Our effort so far has been about cutting out abuse, getting the basics right, and getting the numbers down. That effort will of course continue, but building on this approach there is now scope to adopt a more selective approach among the pool of legal migrants.
For work, it is not just about controlling numbers through a limit. So we have asked the MAC to look at raising further the minimum skills levels we require from those who come here. Britain does not need more migrant middle managers, any more than it needs unskilled labour. We do need top of the range professionals, senior executives, technical specialists, entrepreneurs and exceptional artistic and scientific talent. One of the tasks for the future is shaping the system so that it allows us to be more precisely selective.
I have also asked the MAC to review the working of the policies we introduced last year on intra-company transferees. I know this route is fundamental to Britain’s ability to attract foreign direct investment and we need to get it right for our employers. Our approach, based on salary, is far more transparent and far less bureaucratic than that of many competitor countries. Employers can rely on it. I want to keep it that way. At the same time, as a route which sits outside the limit and does not require a resident labour market test, I need to be very sure it is not being used to undercut our domestic workers, particularly in sectors where a third party contracting model is used. So I await the MAC’s report with interest.
I want British employers to be able to access the best global talent. At the same time, employers need to do more to address skills shortages rather than rely on migration. Some jobs have been on the Shortage Occupation List since the MAC started to advise us on it three years ago. The List is not meant to be static or permanent. We owe it to British employees, particularly at a time of high unemployment even amongst graduates, to ensure that migration is not seen as the permanent solution, thereby perpetuating the shortage of British workers rather than alleviating temporary gaps in supply. That’s why it’s not just about tightening the migration system but also about focussing on the skills and training agenda.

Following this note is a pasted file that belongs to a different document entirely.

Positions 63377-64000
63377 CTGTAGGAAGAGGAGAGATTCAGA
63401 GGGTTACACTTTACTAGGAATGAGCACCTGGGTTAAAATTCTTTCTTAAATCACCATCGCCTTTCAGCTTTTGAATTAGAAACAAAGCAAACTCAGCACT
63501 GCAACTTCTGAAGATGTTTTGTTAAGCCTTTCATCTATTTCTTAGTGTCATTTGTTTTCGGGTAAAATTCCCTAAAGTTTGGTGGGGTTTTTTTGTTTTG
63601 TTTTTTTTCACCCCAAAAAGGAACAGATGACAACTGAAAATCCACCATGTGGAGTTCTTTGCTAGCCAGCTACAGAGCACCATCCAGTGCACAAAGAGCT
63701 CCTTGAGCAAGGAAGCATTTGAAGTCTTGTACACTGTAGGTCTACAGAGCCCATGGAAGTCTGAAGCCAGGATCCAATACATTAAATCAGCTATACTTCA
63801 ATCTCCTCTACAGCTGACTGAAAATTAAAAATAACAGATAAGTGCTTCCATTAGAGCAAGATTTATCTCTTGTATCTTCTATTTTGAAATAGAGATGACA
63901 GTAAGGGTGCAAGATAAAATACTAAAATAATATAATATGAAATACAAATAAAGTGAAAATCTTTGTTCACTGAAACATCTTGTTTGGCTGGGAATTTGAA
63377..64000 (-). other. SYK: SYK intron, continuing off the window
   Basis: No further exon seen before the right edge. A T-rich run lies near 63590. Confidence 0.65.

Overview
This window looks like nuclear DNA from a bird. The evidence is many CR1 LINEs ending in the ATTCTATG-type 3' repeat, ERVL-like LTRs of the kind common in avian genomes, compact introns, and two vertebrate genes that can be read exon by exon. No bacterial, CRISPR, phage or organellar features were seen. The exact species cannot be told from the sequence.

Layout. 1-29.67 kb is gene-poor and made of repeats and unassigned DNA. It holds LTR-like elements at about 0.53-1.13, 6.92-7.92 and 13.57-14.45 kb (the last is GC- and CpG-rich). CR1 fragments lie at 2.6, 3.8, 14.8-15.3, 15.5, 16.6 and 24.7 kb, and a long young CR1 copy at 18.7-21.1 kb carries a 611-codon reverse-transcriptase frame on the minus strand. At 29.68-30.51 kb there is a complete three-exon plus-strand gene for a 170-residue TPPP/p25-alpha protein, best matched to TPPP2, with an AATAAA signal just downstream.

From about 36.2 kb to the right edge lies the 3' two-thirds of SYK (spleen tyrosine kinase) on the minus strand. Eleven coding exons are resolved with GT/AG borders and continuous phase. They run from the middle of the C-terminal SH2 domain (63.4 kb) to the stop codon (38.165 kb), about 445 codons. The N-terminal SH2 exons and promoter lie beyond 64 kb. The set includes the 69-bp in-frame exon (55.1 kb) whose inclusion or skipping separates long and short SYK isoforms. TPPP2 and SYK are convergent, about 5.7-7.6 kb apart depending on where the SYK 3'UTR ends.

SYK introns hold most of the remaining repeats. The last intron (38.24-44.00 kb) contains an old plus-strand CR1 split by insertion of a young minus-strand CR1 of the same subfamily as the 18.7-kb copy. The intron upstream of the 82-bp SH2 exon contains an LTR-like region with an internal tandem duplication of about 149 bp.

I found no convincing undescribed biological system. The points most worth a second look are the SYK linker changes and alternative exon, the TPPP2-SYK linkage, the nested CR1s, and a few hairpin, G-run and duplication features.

Just as we are open to the brightest and best, we will continue to make clear that there needs to be no open route for unskilled workers to come here long term. So, for example, we have announced, having taken advice from the MAC, that the current transitional restrictions on Romanian and Bulgarian workers will be extended for another two years, given the current state of labour market disturbance. And, we have consulted about restricting the unskilled ‘overseas domestic worker’ route for household staff.
This coming April will see the introduction of our smarter approach to Post-Study work. Instead of giving everyone the right to stay for two years whether or not they have a job, we are introducing a system which allows only those with a good graduate-level job to stay. Those who are wanted by British employers not just those who want to stay.
Some of this about imposing restrictions on those we don’t really need. The other side of the selectivity coin is to use the migration system to attract those we do really want and need. Now that we have moved away from the old model of mass unselective immigration we can develop the system further to encourage the brightest and best to come here. This does not mean a return to the old, much-abused and self-selecting Tier 1 General route. Rather, it is about the development of new specialist routes.
For example, we have forged new partnerships with bodies such as the Arts Council and the Royal Society, to give them the opportunity to select exceptional talent to come to the UK. The principle of engagement in the migration system by sectoral bodies is an important one. Already the regulation of migration by sportspeople is delegated to a large extent to the sports governing bodies, who exercise it in a responsible manner. I hope the new Exceptional Talent Route will become useful in the future to make Britain the first and most natural port of call for world class scientific and artistic talent to work and prosper. No one would deny that the FA Premier League is not open to the best footballers from around the world and we want to work with representative bodies to bring about the same results in the other fields.
Let me give you some examples of recent approvals under the Tier 1 (exceptional talent) route. For the arts, the Arts Council has endorsed applications from one of today’s leading pianists, and from an expert on Visual Effects considered to be a pioneer in the field whose works include many of the recent James Bond films. We’ve also seen expert scientists using this route. For instance, a Chinese researcher who has made a remarkable contribution to the field of condensed-matter physics came to the UK under this route with the endorsement of the Royal Society and is currently a Tutorial Fellow and University Lecturerat a leading UK University. The Royal Academy of Engineering has also endorsed a number of applications from researchers demonstrating world class talent and potential, an Algerian Chemical Engineer who received a prestigious Fellowship to develop new bio-fuels at a leading UK industrial research centre.